Ross v. LNU (1) et al
MEMORANDUM AND ORDER denying 22 Motion for Reconsideration re 22 MOTION for Reconsideration re 18 Order on Motion to Dismiss for Failure to State a Claim filed by Roland D. Ross. IT IS FURTHER ORDERED that plaintiff's alternative request to amend is denied. Signed by District Judge Carlos Murguia on 6/21/2017. (ydm)
IN THE UNITED STATES DISTRICT COURT
FOR THE DISTRICT OF KANSAS
ROLAND D. ROSS,
FNU LNU DIRECTOR, BUTLER COUNTY )
DETENTION CENTER, et al.,
Case No. 16-3133-CM
MEMORANDUM AND ORDER
Pro se plaintiff Roland D. Ross filed this civil rights action, claiming that defendants,
employees of the Butler County Detention Center, violated his rights to free exercise of religion and
equal treatment under the Constitution and the Religious Freedom Restoration Act (“RFRA”).
Defendants filed a motion to dismiss (Doc. 15), alleging plaintiff failed to state a valid claim for relief.
The court granted defendants’ motion, and the clerk of court entered judgment on April 11, 2017. On
May 4, 2017, plaintiff mailed his motion for reconsideration (Doc. 22), and alternatively moved to
amend his pleadings. The court received plaintiff’s filings on May 16, 2017. For the reasons below,
the court denies plaintiff’s motions.
Standard of Review
A motion for reconsideration is not recognized by the Federal Rules of Civil Procedure, but
may be construed as either a motion to alter or amend the judgment pursuant to Rule 59(e), or as a
motion seeking relief pursuant to Rule 60(b). Price v. Philpot, 420 F.3d 1158, 1167 n.9 (10th Cir.
1991). Which rule applies depends on how much time has passed between the entry of judgment and
the filing of the motion. Id. The granting or denial of a motion to reconsider is within the court’s
discretion. Hayes Family Trust v. State Farm Fire & Cas. Co., 845 F.3d 997, 1004 (10th Cir. 2017)
The court will construe a pro se plaintiff’s filings liberally, but will not go beyond the
reasonable reading of a motion to assume the role of advocate. Hall v. Bellmon, 935 F.2d 1106, 1110
(10th Cir. 1991). A plaintiff’s pro se status does not relieve him from complying with this court’s
procedural requirements. Barnes v. United States, 173 F. App’x 695, 697 (10th Cir. 2006) (citations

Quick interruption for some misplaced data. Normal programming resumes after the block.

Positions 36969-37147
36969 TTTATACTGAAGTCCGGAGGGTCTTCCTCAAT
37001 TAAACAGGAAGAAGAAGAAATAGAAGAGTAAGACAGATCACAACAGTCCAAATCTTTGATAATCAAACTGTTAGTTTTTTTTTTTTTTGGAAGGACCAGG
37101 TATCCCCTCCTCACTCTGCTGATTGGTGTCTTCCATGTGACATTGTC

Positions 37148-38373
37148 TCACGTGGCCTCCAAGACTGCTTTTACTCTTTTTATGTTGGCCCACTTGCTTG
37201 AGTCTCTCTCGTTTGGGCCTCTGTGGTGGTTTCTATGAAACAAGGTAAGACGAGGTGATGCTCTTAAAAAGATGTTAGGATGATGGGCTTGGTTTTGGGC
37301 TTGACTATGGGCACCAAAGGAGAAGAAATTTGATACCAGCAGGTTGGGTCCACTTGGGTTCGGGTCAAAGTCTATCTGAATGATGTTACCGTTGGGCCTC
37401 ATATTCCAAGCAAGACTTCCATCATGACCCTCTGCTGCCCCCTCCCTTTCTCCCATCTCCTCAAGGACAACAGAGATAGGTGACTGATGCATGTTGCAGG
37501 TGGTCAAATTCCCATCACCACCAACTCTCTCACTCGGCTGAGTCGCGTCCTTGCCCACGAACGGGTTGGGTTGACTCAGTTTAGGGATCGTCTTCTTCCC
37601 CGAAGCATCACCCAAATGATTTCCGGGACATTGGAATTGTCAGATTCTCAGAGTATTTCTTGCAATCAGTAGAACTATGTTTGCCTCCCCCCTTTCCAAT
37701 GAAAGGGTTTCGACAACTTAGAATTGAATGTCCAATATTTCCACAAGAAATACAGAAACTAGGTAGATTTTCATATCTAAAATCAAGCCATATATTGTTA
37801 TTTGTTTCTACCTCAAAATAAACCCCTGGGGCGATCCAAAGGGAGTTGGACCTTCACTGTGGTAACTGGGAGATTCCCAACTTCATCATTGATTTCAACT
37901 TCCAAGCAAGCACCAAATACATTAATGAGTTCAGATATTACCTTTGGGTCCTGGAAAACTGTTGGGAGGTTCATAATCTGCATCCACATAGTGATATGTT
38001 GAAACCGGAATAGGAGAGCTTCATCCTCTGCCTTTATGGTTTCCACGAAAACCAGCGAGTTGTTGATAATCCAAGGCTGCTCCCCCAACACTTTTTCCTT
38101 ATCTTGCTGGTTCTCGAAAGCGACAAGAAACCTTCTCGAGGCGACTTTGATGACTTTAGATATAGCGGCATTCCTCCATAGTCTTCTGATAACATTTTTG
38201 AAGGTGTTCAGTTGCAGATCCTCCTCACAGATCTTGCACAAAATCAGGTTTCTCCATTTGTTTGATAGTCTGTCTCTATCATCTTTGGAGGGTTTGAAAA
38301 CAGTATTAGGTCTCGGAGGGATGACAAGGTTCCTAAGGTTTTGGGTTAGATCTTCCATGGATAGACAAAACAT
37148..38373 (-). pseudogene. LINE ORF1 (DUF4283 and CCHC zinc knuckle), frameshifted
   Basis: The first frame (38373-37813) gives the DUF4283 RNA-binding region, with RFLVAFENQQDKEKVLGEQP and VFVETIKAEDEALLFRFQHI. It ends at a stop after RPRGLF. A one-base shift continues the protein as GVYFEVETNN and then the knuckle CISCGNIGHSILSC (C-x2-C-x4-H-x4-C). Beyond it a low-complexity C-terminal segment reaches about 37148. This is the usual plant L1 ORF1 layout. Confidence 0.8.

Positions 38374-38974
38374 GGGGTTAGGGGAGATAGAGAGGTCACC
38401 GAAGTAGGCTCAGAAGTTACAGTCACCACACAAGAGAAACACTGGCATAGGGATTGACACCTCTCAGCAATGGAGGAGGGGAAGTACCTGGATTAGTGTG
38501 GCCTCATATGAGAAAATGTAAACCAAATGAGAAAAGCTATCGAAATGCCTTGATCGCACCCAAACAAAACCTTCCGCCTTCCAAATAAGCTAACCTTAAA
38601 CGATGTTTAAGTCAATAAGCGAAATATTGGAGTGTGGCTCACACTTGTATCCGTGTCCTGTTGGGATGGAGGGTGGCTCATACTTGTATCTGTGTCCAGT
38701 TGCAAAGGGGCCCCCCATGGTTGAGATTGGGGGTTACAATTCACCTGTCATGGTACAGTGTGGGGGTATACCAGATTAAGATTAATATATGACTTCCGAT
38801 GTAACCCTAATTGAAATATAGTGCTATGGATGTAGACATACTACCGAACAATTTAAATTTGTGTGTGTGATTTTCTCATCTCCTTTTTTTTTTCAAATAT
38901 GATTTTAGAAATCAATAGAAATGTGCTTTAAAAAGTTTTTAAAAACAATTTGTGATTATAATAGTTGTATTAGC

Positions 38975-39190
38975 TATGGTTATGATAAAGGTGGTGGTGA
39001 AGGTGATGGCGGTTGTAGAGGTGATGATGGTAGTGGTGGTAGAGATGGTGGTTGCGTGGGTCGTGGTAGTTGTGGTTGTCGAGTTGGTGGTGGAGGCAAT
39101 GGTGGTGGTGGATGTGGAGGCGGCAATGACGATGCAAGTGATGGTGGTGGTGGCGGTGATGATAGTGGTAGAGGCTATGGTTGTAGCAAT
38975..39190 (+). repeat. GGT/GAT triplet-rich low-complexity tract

omitted); see also Santistevan v. Colo. Sch. of Mines, 150 F. App’x 927, 931 (10th Cir. 2005) (holding
that a pro se litigant must follow the same rules of procedure as other litigants).
In his motion to reconsider, plaintiff asks the court to alter or amend the judgment pursuant to
Federal Rule of Civil Procedure 59(e). (Doc. 22, at 1.) Motions to alter or amend are due within
twenty-eight days of entry of judgment, and a motion received after this window is ordinarily not
timely. Fed. R. Civ. P. 59(e). Because plaintiff is an inmate, the “prison mailbox rule” applies, and
his motion is deemed filed at the time it was delivered to prison authorities. Houston v. Lack, 487 U.S.
266, 270 (1988); see Price, 420 F.3d at 1163–64. Plaintiff’s signed motion was executed on May 4,
2017, fewer than twenty-eight days after the entry of judgment, so his motion is timely filed with the
Relief under Rule 59(e) is only available if a party can show one of three reasons: (1) there is
an intervening change in controlling law; (2) there is new evidence which was previously unavailable;
or (3) there is a need to correct clear error or prevent manifest injustice. See Hayes, 845 F.3d at 1004.
A motion to alter or amend pursuant to Rule 59(e) is appropriate where the “court has misapprehended
the facts, a party’s position, or the controlling law.” Servants of Paraclete v. Does, 204 F.3d 1005,
1012 (10th Cir. 2000). A party may reargue positions in a Rule 59(e) motion in order to correct clear
legal error. Hayes, 845 F.3d at 1005.
Liberally construed, plaintiff’s suggestions that the court made a “misapprehension” and
“clearly lacked any factual bases to deny [plaintiff] tribunal review” will be treated as a request for
relief from an error of law. (Doc. 22, at 1.) Without addressing whether plaintiff’s attached
documents are new evidence which was previously unavailable, plaintiff appears to attach these
documents in support of his argument on the issue of administrative exhaustion. (Id.) This court
dismissed plaintiff’s claims under Section 1983 for (1) failure to adequately allege personal
participation by any defendant; and (2) failure to state a claim. Ross v. FNU LNU Dir., Butler Cty.
Det. Ctr., No. 16-3133-CM, 2017 WL 1332717, at *2–4 (D. Kan. Apr. 10, 2017). This court did not
dismiss plaintiff’s claims for failure to exhaust administrative remedies. Id. at *2. A 59(e) motion
alleging mistake on the issue of administrative exhaustion would—as a result—be moot, so the court
will reasonably read plaintiff’s motion as a general request for relief from an error of law.
As noted above, in the underlying order dismissing plaintiff’s claims, this court dismissed all
defendants and claims because plaintiff either (1) failed to sufficiently allege personal participation by
the defendant; or (2) failed to sufficiently state a claim for relief. First, defendants FNU LNU